Saturday, July 4, 2009


Click the header.
Cats can be melodramatic, too. Let's hope it doesn't come to this.
I'm out waving the flag. See y'all.

Wednesday, July 1, 2009


Have a yummy time when you click the header.
I get emails from many sites (have to have a program to keep track of my passwords) nad one I get is from a basically humor news letter. But here's an introduction to one of his latest emails:
I am in the neighborhood of 50-years-old (ahem), I have a 401k that I have been contributing to for 13 or 14 years, my wife has an IRA that she has been contributing to for about the same amount of time. We also have a savings account which provides us with a fund for if the engine in one of our cars blows up for an uninsured reason or if we need a few extra thousand for a vacation, etc.
We are currently in our second house since getting married but thanks to an increase in property values we have about 35 percent equity in the house. We also started college savings accounts for each of our boys when they were born, which isn't going to cover four years at university but will give us a nice head start for each of them. To listen to it you'd think we were in pretty good shape, but apparently our toes are hanging over the edge of disaster.
Until recently David Walker was comptroller general of the United States, meaning he was head auditor for the most important and powerful government in the world. In an interview last year Walker warned that there is a $43 trillion hole in America's public finances that's getting worse every day, and it is eventually going to lead to a financial collapse that will make my (and your) retirement plans disappear in a wave of recession, inflation and unemployment. It's becoming increasingly obvious that, within the next 10 years, the U.S. government will simply not be able to borrow money fast enough to keep up with its exploding expenses.
The Economic Policy Institute recently projected that under the current tax regime, by 2014 all government revenue would be consumed by four areas of spending: health care for the elderly and the poor, Social Security for retirees, national defense and interest on the debt.
Interest on the national debt would be about half of all government tax revenues by 2031. And ten years later, the cost of servicing the debt will exceed all government revenues.
History provides some harrowing examples of what happens when an economy collapses under the weight of unsustainable debt. One of the most chilling is Argentina in 2001. When the International Monetary Fund cut off its support for the country's escalating debt, the effect was catastrophic: the value of the national currency plunged, decimating the savings of millions. The resulting surge in inflation and sudden slowdown in consumer spending put thousands of businesses into bankruptcy within weeks.
That, in turn, put further millions out of work and pushed one of South America's biggest economies into a punishing recession.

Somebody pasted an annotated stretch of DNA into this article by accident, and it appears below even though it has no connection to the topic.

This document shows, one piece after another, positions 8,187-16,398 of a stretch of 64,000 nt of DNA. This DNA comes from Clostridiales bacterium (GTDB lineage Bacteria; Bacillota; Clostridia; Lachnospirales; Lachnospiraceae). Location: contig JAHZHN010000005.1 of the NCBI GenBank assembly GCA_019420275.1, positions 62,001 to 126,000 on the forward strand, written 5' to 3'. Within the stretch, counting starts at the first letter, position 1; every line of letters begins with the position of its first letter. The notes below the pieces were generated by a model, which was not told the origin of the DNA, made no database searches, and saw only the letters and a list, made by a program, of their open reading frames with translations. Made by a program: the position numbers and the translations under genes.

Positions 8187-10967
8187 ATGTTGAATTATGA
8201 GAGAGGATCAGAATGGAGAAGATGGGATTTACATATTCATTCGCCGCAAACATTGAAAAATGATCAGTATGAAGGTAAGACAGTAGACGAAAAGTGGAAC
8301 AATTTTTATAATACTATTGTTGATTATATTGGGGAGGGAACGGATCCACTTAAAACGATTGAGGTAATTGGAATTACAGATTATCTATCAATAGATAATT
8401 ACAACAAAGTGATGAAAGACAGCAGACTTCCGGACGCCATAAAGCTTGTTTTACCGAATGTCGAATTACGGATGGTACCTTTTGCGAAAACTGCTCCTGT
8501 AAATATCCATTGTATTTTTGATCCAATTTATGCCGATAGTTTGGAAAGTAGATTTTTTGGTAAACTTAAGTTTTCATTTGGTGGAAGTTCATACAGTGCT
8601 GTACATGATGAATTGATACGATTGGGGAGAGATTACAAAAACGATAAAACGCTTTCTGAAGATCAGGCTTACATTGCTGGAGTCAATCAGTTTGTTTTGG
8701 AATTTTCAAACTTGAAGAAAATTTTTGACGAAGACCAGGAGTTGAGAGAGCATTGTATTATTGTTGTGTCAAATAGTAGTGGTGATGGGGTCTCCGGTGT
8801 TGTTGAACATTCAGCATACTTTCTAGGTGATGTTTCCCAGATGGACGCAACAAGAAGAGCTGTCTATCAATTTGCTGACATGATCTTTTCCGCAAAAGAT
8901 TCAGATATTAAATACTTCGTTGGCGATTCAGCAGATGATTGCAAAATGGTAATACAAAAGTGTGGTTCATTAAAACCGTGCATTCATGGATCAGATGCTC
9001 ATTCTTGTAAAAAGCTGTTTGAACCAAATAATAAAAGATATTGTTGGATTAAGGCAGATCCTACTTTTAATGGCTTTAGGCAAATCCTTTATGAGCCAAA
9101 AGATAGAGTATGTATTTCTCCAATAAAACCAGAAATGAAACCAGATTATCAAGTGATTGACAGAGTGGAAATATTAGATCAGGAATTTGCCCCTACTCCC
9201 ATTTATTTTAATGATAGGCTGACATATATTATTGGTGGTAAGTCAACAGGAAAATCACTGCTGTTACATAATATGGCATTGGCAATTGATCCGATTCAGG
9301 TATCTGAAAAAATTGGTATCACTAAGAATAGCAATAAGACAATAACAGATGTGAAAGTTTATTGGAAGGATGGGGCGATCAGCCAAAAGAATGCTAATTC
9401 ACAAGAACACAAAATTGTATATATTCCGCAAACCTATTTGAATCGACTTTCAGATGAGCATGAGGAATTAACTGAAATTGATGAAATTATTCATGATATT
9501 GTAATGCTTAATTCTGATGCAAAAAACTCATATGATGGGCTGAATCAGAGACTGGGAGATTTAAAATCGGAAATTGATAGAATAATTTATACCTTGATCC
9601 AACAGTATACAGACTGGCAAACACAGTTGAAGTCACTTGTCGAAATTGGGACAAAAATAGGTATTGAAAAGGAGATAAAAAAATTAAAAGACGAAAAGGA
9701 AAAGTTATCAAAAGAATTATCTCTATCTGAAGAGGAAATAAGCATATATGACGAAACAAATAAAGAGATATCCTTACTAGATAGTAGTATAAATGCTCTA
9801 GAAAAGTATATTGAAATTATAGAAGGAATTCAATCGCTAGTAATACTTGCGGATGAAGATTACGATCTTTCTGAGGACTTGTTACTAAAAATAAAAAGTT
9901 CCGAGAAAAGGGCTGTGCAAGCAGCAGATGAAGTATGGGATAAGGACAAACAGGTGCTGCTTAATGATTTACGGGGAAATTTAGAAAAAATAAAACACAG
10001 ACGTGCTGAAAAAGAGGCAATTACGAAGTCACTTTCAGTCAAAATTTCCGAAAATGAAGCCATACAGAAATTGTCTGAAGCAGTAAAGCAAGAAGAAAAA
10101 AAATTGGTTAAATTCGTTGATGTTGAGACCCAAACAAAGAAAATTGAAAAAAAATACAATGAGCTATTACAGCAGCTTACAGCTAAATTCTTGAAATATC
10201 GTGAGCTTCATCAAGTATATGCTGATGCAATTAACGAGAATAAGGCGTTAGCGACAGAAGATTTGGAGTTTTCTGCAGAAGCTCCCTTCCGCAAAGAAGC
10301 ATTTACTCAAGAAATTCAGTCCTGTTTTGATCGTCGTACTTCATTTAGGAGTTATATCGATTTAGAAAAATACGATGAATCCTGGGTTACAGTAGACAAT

As unfathomable as it may seem, most economists think something like that could happen in the United States. Doesn't sound very cheery, does it?
Imagine if the company you work for suddenly went bankrupt and the market was so bad that you couldn't find a job for more than half of what you were making (if you could find work at all). You decide to cash in all of your savings and retirement funds to make ends meet to discover that what used to be worth 30, 40 or maybe 50 thousand dollars is now worth about 15 or 20. How long do you think you would keep your house or even your car? It makes you want to start writing letters to congressmen, doesn't it?
Now, the author is normally a cheerful, lets have a laugh, kind of guy. But I didn't find anything to laugh at in this part of his email. Like so many other Americans he is definitely worried about his and his family's future. Maybe we should be writing BO?
I also got this in my email:
A Message from the Boss
Fellow Business Executives:
As the CEO of this business that employes 140 people, I have resigned myself to the fact that Barrack Obama is our next President, and that our taxes and government fees will increase in a BIG way.
To compensate for these increases, I figure that the Clients will have to see an increase in our fees of about 8%, but since we cannot increase our fees right now due to the dismal state of our economy, we will have to lay off six of our employees instead.
This has really been eating at me for a while, as we believe we are family here and I didn't know how to choose who will have to go.
So, this is what I did. I strolled through our parking lot and found 8 Obama bumper stickers on our employees' cars and have decided these folks will be the first to be laid off.
I can't think of a more fair way to approach this problem. These folks wanted change; I gave it to them. If you have a better idea, let me know.
The Boss
Dear Sirs, One of my checks was returned marked "insufficient funds."
In view of current developments in the banking industry, does that refer to me or to you? Sincerely,
Your customer
It's also time for the kind of joke I never tell. I've got too much couth for this.
It has just been reported that the head gardener at The White House has been dismissed after 28 years of loyal service to the many US presidents.
When interviewed the gardener protested his innocence and said "All I know is I was walking past the Oval Office and I asked, "Has anyone seen the spade and the hoe." The next thing I knew I was fired."